-are exempt from immigration control, for example you are living in the UK as a diplomat or a member of their household/family (there is an exception to this if you are a non-UK national serving in the British armed forces [see above]); or
-have a type of British passport that does not give you British citizenship, for example British National (Overseas), and you do not have Indefinite Leave.

Link to the page with more details: https://www.ukcisa.org.uk/Information--Advice/Fees-and-Money/England-fee-status#settled

Because of this section in red, Jen would not qualify under a spouse visa since Jen would have a time limit on the visa. So Jen would still have to wait until the ILR(M) to qualify for home fees.
2013: US gal meets Brit boy during study abroad.
2015: Travel to UK for MA programme
2016: US gal marries Brit boy
2017: Survived a rejected FLR(M) & the wait for Non-Priority Spousal Visa (✿◠‿◠)
2020: ( •̀ᄇ• ́)ﻭ✧ FLR(M) approved, now ILR begins


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Re: Tier 4 student Visa - how to prove finances?
« Reply #24 on: January 21, 2020, 08:37:54 PM »
It would be much, much easier to either get married during/near the end of Jen’s course and switch to an FLR(M) spousal visa, or to live together for 2 years and switch to an FLR(M) Unmarried Partner Visa, than it would be for Jen to try to switch to a work Visa at the end of her course.



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Heard loud and clear! There is deffos a lot to think about...we knew it wouldn't be simple so glad we are asking these questions now and not shooting ourselves in the foot!!

I guess another option would be spouse Visa,then pursue masters. This would allow part time study,whilst working at the same time - would that be right? I know part time study does not allow for working under tier 4 as previously discussed, but spouse Visa allows for work.
« Last Edit: January 21, 2020, 08:44:29 PM by Jillosaurus »


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Re: Tier 4 student Visa - how to prove finances?
« Reply #25 on: January 21, 2020, 08:39:10 PM »
Unfortunately, no. The UKCISA (UK Council for International Student Affairs) has a whole section on who does/doesn't qualify for certain fees. In order to qualify for "home" fees, Jen would have to be either a citizen or be "settled" in the UK. Settled, in this sense, has a very specific meaning:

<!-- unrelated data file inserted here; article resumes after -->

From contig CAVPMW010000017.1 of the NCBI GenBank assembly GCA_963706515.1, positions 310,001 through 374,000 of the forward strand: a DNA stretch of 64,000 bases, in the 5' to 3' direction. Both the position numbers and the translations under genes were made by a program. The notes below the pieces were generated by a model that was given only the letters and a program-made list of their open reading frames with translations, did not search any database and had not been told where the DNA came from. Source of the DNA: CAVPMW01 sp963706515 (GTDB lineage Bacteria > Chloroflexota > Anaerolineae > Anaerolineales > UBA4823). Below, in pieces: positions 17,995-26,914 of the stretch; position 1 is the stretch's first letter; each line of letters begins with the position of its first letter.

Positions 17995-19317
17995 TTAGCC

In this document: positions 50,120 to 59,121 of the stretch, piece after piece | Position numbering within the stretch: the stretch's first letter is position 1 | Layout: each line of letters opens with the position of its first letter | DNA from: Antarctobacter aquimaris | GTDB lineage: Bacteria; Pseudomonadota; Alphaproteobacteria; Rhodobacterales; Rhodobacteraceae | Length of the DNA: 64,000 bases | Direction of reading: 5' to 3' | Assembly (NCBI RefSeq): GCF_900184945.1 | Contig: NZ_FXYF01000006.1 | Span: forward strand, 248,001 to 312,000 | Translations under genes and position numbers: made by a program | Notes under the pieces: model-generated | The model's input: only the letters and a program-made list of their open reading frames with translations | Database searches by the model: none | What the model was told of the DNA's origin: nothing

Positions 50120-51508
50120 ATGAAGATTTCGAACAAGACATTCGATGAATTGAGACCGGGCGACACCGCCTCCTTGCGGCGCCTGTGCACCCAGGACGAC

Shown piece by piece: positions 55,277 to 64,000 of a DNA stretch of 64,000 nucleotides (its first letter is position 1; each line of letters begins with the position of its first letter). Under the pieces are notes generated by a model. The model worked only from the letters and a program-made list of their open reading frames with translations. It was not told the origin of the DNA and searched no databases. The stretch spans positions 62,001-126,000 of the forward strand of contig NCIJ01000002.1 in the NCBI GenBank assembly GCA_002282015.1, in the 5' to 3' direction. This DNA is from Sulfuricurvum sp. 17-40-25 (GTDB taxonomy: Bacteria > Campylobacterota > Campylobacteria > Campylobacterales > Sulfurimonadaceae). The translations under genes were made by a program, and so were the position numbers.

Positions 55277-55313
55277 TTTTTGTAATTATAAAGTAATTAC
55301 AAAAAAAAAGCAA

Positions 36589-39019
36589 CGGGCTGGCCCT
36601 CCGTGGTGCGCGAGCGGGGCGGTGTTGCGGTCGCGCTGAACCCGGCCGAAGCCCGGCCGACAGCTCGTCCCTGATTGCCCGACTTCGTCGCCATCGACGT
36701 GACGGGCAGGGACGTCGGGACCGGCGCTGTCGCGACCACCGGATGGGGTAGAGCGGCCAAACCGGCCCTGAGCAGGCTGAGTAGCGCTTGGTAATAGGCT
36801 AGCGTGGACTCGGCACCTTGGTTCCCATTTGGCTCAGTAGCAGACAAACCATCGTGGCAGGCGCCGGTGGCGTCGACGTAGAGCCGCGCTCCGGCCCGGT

Link to the page with more details: https://www.ukcisa.org.uk/Information--Advice/Fees-and-Money/England-fee-status#settled

Because of this section in red, Jen would not qualify under a spouse visa since Jen would have a time limit on the visa. So Jen would still have to wait until the ILR(M) to qualify for home fees.

Wowzers...thanks for the in depth info! Much appreciated!


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Re: Tier 4 student Visa - how to prove finances?
« Reply #26 on: January 21, 2020, 08:40:19 PM »
Eek! Expectations set...thanks!

Course start date is mid september so Visa will be applied for no more than 3 months before and once money is in place from house sale (sadly no guaranteed time for that but working on the timing of the two aligning!!)

Application to the uni is in so hopefully will get a CAS soon

As I said in a previous post, for September start dates, universities usually don’t issue the CAS until around March or April... maybe even later than that.

I would aim to apply for the visa around June or July (depending on when the CAS is valid and when the 3 months starts)... but if the house sale takes longer you could wait until August if you had to... and there are extra services you can pay for to get a faster decision on the visa.

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Jen will not clear as much as the £62k+ needed. Currently will clear about $45k if all goes well so we will need to make up the earnings if we went the spouse Visa route.

Yeah, if you are earning £13K, then the amount you would need in savings to make up the difference is £30,000.

Remember though that if she does the Tier 4 visa, she will need to use those savings to pay for the course, and therefore you won’t have them anymore to use for a spousal visa.

So, for future planning, if you wanted to switch to a spousal visa partway through her course, or at the end of her course, you would need to make sure you could meet the requirements without using those savings (because they will have already been spent on the course).

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If we went spouse route, can jen forgo international fees and pay the UK rate for the university course? Being here long term and also doing the masters would be the gold star approach I would think!!